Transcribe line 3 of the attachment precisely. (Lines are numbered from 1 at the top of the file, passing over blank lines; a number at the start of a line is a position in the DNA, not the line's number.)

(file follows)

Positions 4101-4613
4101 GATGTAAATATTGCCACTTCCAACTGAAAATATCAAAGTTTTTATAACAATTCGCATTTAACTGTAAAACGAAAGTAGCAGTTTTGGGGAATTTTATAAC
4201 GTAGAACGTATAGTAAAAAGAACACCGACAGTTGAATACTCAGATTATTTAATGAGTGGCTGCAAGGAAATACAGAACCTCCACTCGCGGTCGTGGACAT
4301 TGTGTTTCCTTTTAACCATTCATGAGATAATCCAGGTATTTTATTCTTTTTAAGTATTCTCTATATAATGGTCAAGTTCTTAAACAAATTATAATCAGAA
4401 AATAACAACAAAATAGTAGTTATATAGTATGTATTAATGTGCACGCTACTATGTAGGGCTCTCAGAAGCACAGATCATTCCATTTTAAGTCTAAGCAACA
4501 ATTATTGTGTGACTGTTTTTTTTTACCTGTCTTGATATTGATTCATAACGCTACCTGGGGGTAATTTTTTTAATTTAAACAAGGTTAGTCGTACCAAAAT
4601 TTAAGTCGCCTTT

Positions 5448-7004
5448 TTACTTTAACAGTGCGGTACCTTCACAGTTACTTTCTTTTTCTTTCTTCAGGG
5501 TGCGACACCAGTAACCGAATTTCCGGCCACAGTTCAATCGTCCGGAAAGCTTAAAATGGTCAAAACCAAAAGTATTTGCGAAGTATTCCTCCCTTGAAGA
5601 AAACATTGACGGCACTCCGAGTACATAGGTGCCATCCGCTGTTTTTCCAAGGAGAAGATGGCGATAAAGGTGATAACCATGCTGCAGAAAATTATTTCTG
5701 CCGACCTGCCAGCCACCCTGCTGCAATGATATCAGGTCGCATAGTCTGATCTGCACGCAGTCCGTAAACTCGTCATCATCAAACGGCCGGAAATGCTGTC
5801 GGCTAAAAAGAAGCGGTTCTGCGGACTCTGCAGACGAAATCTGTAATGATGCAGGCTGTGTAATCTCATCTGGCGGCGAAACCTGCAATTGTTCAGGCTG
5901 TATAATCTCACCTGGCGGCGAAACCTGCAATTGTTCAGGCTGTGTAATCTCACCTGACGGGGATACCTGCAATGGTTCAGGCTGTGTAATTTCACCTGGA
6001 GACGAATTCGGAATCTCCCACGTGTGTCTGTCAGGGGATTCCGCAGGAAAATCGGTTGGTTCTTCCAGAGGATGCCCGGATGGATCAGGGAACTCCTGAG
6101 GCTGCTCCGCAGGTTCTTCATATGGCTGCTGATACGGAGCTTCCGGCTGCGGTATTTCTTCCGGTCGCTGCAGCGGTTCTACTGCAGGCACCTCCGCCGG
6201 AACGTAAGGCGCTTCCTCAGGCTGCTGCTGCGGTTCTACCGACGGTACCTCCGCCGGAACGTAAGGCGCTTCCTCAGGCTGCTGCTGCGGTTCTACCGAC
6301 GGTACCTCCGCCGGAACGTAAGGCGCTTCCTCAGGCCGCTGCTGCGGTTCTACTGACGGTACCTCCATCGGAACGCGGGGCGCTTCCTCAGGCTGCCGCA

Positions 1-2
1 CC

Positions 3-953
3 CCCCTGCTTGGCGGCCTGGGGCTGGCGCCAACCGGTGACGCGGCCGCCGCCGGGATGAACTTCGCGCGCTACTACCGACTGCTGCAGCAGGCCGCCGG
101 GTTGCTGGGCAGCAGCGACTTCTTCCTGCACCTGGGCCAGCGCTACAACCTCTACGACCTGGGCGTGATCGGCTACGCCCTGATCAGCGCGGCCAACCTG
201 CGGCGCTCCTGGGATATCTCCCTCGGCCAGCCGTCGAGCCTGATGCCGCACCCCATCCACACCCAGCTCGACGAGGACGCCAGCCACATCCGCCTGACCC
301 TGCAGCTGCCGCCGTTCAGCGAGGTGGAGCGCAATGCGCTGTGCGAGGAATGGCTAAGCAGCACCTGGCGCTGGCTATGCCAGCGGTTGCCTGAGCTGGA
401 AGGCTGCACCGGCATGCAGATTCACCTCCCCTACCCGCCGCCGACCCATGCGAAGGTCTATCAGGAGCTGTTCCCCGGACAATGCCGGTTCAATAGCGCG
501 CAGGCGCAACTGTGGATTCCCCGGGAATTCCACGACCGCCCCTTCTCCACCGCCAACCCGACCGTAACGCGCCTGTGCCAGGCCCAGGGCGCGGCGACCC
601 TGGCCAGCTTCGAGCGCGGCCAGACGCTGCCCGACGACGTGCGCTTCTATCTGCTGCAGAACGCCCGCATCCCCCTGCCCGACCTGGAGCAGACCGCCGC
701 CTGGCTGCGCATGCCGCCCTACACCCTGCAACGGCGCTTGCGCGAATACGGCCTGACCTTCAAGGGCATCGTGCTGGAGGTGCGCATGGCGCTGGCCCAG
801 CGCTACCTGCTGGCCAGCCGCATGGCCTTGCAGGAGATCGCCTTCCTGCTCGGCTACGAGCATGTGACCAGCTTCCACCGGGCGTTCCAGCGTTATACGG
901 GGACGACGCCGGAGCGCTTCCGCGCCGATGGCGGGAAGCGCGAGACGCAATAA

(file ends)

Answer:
4201 GTAGAACGTATAGTAAAAAGAACACCGACAGTTGAATACTCAGATTATTTAATGAGTGGCTGCAAGGAAATACAGAACCTCCACTCGCGGTCGTGGACAT